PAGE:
But the best part of the evening was just being with my family, to include my brother's girlfriend. Food, sake, wine and family. What can be better?
They are also curious about my upcoming trip so I explained what I knew, and they want me to come down for dinner again after my first trip in July. We might well return to the same restaurant...so how, in good conscience, could I ever turn that down?
As it is, I'm very grateful for so much right now. My family seems to be warming to the idea of my possible Vocation and they're curious about the life that seems so mysterious to them...and why it interests me. It's hard to explain to my non-practicing-Catholic brother and his girlfriend of the same mindset how God is at the center of everything.
Just the same, I'm grateful for their support. Tonight I brought home the large suitcase from my brother's luggage set. No one is trying to talk me out of this, Mom approves and understands why I'm going.
We did have a short discussion on how, especially, the cloistered communities come to be. How do they build their buildings? How do they live? I explained how they make products to sell, how people support them. My brother can't fathom this. I reminded him that this is how all the great cathedrals were built...from support of the people. Everyone paid for it.
Same with religious communities...benefactors support them, even as they work to support themselves.
I didn't tell my brother that I'm understanding this more and more. God is powerful. This summer I'm able to go on these trips to discern God's will through the same method that built the great cathedrals and maintains various religious communities today: faith and benefactors.
It will maybe be a long time before I will be able to explain any of this to my family. Even as they watch with interest and are wiling to help, they don't all understand. And that, actually, is beautiful, because I know that in that mystery, God is revealing Himself to them.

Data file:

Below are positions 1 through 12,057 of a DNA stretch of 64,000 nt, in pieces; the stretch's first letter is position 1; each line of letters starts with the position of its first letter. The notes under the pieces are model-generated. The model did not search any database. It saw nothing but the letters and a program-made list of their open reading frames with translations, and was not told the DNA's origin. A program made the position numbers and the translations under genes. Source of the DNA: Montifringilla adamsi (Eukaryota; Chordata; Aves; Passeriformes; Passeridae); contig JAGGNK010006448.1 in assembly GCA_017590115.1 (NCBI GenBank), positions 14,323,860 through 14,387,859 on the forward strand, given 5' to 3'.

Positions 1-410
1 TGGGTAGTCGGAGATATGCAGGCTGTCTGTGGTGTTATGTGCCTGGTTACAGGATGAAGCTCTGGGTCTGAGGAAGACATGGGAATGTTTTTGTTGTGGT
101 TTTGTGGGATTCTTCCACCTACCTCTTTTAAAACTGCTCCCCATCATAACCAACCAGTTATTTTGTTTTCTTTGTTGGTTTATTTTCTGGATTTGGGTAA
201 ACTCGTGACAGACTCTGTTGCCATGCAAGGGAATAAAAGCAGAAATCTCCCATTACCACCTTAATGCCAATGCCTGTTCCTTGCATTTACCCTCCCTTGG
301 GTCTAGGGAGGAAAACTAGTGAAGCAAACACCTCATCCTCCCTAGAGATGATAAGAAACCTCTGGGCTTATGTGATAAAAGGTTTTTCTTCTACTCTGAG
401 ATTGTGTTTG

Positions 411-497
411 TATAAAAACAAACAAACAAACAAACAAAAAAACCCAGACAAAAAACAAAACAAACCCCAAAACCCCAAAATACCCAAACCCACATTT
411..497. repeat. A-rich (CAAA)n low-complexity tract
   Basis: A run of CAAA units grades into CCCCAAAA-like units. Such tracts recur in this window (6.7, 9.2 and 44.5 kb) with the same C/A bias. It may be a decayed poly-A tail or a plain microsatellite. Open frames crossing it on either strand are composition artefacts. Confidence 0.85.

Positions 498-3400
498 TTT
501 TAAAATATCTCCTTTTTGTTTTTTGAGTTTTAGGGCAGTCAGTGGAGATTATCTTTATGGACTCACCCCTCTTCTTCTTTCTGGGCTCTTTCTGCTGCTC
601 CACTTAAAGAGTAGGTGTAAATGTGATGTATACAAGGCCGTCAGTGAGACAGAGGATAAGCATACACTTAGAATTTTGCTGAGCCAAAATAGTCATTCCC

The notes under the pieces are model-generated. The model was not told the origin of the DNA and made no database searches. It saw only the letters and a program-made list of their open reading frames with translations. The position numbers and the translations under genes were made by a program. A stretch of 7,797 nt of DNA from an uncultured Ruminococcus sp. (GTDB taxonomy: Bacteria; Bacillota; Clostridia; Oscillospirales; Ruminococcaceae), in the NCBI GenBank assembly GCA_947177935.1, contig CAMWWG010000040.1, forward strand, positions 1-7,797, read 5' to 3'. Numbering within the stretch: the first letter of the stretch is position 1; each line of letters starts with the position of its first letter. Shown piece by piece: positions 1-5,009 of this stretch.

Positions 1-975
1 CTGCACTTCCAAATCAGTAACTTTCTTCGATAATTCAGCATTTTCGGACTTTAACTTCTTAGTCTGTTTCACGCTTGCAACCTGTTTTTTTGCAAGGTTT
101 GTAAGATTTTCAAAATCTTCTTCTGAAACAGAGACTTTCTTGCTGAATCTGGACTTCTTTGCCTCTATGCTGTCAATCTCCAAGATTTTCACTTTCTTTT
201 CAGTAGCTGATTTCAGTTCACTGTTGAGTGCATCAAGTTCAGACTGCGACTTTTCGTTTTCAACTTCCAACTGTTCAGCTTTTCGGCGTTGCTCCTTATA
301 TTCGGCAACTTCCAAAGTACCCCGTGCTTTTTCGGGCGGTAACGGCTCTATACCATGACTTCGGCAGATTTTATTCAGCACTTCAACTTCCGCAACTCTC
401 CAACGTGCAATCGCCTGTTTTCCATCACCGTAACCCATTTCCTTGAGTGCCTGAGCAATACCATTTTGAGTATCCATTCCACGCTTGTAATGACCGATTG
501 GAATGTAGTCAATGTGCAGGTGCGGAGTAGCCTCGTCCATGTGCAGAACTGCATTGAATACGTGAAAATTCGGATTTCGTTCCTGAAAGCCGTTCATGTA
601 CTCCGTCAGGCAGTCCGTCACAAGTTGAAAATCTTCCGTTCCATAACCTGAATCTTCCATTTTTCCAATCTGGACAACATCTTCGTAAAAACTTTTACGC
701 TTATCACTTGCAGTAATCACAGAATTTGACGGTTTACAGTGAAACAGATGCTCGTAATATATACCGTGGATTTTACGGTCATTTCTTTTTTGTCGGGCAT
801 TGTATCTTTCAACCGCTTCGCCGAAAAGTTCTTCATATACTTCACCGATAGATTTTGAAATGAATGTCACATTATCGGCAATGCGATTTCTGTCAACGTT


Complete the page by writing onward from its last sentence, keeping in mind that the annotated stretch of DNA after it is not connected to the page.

We all give witness to God through our lives. That doesn't mean we share everything, every detail, but rather that we live as God is calling us to live, follow Him in ways that might be uncomfortable for others to witness (and maybe us to follow!), and slowly, He is revealed.
As I've said over and over again, I'm not a Saint. I'm a train wreck. I'm a plane crash. I'm a husk of a burned-out relic of a car on the side of Route 66. My family knows this very, very clearly, and so does everyone who knows me.
Nothing that is happening to me is happening because of anything I've ever done. But if God can work through someone like me, it shows His glory, His perfection, His love, His mercy. And if I can take a step back and hide behind all that wonder, then I am willing to step up and take this risk.
It's still difficult, but I'll admit that the fact that my Mom and brother are cautiously supportive is amazingly helpful as I prepare to finally take this huge leap in July.
Maybe all it takes to bring people together is a little sake and raw fish. Oh, and the Rosary.